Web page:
And All Things Nice
It’s usually the first sign of Christmas when mince pies become available in the shops and our annual tradition starts of doing a taste test of pretty much every brand
Every year the media run their polls and predict which are this year’s favourite, but it’s all down to personal preference. There seems to be a marmite relationship with mince pies, some prefer them hot with cream or ice cream, or cold with a brew or a glass of hot mulled wine and some just don’t like them at all and with the big brands to the smaller local producers making their own variations, (some with secret recipes), either factory or hand-made, a taste test is probably the best way of finding out your favourites.
The mince pie has been around for centuries and has got quite a history, with the ingredients also changing over the years. They actually date back to the middle ages, when they were seen as a luxury to have over the festive season and they were savoury, filled with meat such as lamb or pigeon, spices and alcohol to preserve them, rather than the fruit it has today. They also weren’t round, with many being oval shaped with reports suggesting it was to represent a cradle or a coffin. An alleged custom from that period says that if you eat a mince pie on every day from Christmas to Twelfth Night, you will have happiness for the next 12 months. Worth a try!
It was said that King Henry V was served mince pies as part of his coronation celebrations, which took place in 1413. Mince pies also became associated with Catholicism. During the Puritan era, Oliver Cromwell’s parliament made many attempts to ban Christmas, and all the food and festivities that went with it. On 24th December 1652, parliament proclaimed, ‘no observance shall be had of the five and twentieth day of December, commonly called Chyristmas [sic] day’ and mince pies were subsequently restored along with the monarchy.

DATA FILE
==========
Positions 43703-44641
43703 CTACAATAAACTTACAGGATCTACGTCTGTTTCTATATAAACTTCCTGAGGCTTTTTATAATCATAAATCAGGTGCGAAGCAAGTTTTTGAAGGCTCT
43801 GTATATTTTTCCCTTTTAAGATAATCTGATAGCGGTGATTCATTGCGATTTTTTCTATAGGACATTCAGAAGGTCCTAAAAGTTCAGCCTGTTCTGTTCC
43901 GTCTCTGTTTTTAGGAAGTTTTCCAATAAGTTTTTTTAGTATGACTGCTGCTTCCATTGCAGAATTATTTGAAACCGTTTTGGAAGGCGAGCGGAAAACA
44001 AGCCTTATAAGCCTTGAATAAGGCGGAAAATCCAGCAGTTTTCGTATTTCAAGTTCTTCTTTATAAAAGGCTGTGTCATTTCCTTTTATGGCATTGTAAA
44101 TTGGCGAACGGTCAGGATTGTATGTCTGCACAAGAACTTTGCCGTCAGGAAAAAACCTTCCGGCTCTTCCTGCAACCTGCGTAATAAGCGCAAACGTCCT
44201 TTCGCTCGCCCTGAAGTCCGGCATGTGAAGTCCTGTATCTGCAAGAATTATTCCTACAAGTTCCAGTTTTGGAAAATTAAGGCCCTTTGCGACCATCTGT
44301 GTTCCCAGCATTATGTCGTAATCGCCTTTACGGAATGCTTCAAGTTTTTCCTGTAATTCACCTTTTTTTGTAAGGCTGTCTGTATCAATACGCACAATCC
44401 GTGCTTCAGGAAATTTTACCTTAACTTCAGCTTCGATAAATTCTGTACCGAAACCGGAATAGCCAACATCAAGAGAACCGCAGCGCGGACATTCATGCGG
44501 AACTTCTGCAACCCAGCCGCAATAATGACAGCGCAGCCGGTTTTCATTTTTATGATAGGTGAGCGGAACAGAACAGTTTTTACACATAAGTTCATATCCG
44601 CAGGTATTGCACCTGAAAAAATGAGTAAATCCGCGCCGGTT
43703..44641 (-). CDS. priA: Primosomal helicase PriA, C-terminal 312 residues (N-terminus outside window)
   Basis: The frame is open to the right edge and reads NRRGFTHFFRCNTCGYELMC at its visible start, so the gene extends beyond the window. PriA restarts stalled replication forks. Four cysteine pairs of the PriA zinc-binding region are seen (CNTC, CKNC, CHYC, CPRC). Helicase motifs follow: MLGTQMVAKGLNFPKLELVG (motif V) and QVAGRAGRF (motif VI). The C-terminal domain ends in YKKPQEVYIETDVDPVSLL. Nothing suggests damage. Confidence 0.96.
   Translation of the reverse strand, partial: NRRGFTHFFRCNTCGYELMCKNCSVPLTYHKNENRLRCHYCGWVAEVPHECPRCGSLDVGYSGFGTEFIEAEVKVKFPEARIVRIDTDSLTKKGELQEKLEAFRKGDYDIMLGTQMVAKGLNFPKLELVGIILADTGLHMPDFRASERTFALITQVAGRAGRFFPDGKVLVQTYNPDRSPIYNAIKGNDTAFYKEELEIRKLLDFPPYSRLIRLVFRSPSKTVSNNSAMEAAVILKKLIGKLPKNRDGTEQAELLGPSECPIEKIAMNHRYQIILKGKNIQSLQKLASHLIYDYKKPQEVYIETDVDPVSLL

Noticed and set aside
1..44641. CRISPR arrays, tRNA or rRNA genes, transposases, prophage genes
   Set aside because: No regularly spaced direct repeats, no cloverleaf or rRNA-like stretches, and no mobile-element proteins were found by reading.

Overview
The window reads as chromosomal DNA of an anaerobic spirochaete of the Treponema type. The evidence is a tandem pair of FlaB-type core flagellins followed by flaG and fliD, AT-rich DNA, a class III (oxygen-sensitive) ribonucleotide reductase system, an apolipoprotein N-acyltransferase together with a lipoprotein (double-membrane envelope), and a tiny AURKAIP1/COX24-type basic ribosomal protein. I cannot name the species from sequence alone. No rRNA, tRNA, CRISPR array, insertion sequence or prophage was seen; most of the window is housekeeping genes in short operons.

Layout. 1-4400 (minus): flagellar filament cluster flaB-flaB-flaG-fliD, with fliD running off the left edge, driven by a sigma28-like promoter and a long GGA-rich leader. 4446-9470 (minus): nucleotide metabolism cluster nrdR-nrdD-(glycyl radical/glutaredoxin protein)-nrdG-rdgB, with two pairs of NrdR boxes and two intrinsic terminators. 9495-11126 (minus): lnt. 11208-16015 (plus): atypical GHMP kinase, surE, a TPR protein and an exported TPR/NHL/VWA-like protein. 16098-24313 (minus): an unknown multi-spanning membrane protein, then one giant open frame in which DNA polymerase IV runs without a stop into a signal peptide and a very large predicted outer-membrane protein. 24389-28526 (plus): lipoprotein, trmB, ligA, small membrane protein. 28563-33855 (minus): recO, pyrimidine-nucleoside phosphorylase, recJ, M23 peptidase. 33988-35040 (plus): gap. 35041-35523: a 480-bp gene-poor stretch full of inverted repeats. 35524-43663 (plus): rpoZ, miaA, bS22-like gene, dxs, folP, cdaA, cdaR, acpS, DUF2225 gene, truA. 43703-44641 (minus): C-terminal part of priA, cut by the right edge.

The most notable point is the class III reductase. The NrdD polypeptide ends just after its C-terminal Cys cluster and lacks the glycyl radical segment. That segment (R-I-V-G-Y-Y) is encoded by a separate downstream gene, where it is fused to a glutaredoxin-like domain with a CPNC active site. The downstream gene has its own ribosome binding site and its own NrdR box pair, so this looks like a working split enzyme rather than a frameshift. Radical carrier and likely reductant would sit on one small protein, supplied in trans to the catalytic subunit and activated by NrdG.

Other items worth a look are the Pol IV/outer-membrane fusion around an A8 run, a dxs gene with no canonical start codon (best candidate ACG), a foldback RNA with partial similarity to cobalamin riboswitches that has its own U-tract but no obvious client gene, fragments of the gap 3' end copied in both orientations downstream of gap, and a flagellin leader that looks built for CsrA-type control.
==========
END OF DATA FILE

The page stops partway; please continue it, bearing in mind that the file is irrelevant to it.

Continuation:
Things had settled down by the 1800s and a recipe listed from 1788 which included suet, fat, currents, peel, apples, spices, brandy and sugar, isn’t too far from what we eat today. Who would have thought that the humble mince pie caused such a stir over the years?
For local bakeries Christmas is probably one of the busiest times of the year. For Booths and its supplier Bells of Lazonby, more than one million mince pies were made for its customers. Lathams of Broughton is another family run business, based in the heart of Lancashire, specialising in high quality indulgent desserts, cakes and biscuits. During the Christmas period it sells its special vine fruit packed mince tarts.
They make their own mincemeat made to Nana Lathams own recipe using only sultanas, currants, raisins, vegetable suet, apples and spices, demerara sugar and lemons. Only the finest ingredients are used and no preservatives. The mincemeat is then encased in short crust pastry and baked to perfection.
So, if you’re a mince pie fan, then why not try them all, it is the season for indulgence after all and don’t forget to let us know your favourites. Or if you fancy making your own try this simple mince pie recipe.
And don’t forget to leave one out for Father Christmas on Christmas Eve. He has a very busy night.